The Ugly Boundaries: sometimes, we use boundaries as a defense weapon to deflect guilt, responsibility, and empathy. Every one of us in management, teaching, or parenting position is familiar with the pattern; mistakes are made, bad stuff happens, or decisions are made about the future that is uncomfortable to face; instead of an honest and uncomfortable, but brave conversation that has the potential for healing and growth both for the individuals and for business, people (teens and adults alike) often turn away, put up boundaries, and in even uglier cases blame. Our culture makes it OK to not communicate and follow what we want and desire because it is “just business,” but if it were not personal, it would not be uncomfortable to communicate. The whole reason why boundaries of “just business” get thrown up is that we morally know that feelings are involved. Ironically, at this point, the only way to save the business relationship is to see how it is personal and to reach out with empathy and truth.
OK so let’s talk about the word; Personal – another confusing term.
In popular tongue, if someone takes something personally, it often conjures up images of Spanish soap operas. By no means am I advocating drama and inappropriate behavior. Drama at the workplace or home between friends is totally futile and ineffective. But empathy, feeling, and open communication are necessary for healthy workplaces and homes. And we cannot have truly constructive communication if we don’t consider the feelings of the other.
When large corporations put on blinders about how actions affect workers, they eventually run into trouble.
When corporate and business deals don’t communicate honestly and openly with consideration of the other, they create tension and stress for the future, which is not only bad for relationships but also bad for business.
When individuals within a company work without considering how their actions will affect their collective or other colleagues, there is pain down the line.
Unfortunately, in our current world, behaving with no feelings and empathy may make a person successful but not happy.
So, here comes Pretty Woman!
Finally, after two pages into the article, I get to pick up where I left off the story with my friend. Clearly, this isn't fit for Twitter or Instagram. Complex topics need more explanations. Thanks for hanging in there!
When my kind, beautiful, loving friend told me that “business is not personal,” I immediately had flashbacks to the hit film Pretty Woman from 1990 and started laughing. I knew she cared and always behaved ethically at work, so thinking about the Gere character from the film and her in one sentence made the moment even more comical and absurd.
Some of you are old enough to remember the hit movie Pretty Woman with Richard Gere and Julia Roberts. Mr. Gere played a high-stakes, high-power business executive who, without emotion, executes a corporate takeover, regardless of the ethical backdrops or the personal struggles of the businesses at hand. As long as the bottom line is good, “it is business, not personal.” The problem is, working this way made him jaded about all pleasures in life. Remember Prof. Solomon from a page ago; one cannot selectively numb “bad emotions.” When we suppress the bad, we also kill the good stuff. It took Julia Roberts, playing a prostitute, to bring out life and feelings, to have him re-open to experiences with emotions. They took long baths, walked in the park barefoot; connected the mind with the body into a single emotional unit. In the end, of course, Richard Gere, the businessman, makes a surprise turn and, instead of cannibalizing his competition, suggests an open and fair merger deal that creates peace and unity.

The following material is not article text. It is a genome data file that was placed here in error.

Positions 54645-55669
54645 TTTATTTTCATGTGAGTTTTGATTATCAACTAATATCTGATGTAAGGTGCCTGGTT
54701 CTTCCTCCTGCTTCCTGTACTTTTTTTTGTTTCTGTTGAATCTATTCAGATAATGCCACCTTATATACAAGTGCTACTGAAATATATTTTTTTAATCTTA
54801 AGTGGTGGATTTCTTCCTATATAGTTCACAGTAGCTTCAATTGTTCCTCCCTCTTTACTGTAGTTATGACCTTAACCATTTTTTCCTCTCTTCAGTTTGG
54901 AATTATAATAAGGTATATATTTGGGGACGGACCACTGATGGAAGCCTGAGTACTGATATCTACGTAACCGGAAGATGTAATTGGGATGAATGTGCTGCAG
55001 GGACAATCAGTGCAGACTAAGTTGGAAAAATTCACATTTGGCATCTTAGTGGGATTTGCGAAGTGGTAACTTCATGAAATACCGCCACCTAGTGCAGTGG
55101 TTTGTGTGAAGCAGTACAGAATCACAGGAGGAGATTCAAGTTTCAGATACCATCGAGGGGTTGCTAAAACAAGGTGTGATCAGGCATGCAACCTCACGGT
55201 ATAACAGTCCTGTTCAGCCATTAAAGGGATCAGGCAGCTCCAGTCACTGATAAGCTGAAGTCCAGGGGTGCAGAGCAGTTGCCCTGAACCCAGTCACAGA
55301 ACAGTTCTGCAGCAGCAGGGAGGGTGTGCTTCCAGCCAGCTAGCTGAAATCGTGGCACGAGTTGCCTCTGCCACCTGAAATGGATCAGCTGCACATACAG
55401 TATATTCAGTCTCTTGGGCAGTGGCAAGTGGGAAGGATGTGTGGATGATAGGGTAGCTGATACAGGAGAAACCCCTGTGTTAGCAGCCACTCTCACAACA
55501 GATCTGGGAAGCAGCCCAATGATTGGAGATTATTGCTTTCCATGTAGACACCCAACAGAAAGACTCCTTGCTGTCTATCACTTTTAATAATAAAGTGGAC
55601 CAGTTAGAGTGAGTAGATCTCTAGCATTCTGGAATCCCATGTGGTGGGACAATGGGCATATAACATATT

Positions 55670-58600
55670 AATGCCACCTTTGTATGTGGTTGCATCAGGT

I know, I know what you are saying! It is Hollywood; it is a modern Cinderella fairy tale. Yes, I know! But there is a reason why it was so flipping popular with folks of all ages! It sent the message that we all feel in our hearts, though often we cannot execute in life:
Work needs to be ethical and personally meaningful for us to be happy.
When work is impersonal or unethical, causing inner conflict, we become numb and burn out. We burn out if the business does not follow ethics, kindness, and meaningful engagement with the employees. When our ethics conflict with our work structure, we end up with healthcare workers who walk around like zombies. We end up with sick patients who feel that they are unimportant. We end up with business mergers focusing only on the bottom line and not on the wellness of humans and our planet.
Like it or not, folks. When business is good, business is personal. And ironically, when we have personal work, we are happier! You know this; I know you do! This is why we had the Great Resignations after Covid. We all had a pause to think about what we want. And we realized that what we want is more personal, meaningful work.
More meaningful work is what my dear friend is after, but we both need time to grieve and heal right now. We both need time to admit how things that happened at business affected us personally and give these emotions the time they need. We need time to heal when we go through big changes and big losses. Not allowing these sentiments space because they fit into the cultural “bento box” of business creates more anxiety and mental illness. In order to heal, we must feel. Life, all life, is personal when it comes to emotions!
So you ask, OK, I get it, but how do I not make my work issues overtake my life? I need boundaries!
Yes, you need good boundaries that give your work a healthy structure. Have good boundaries.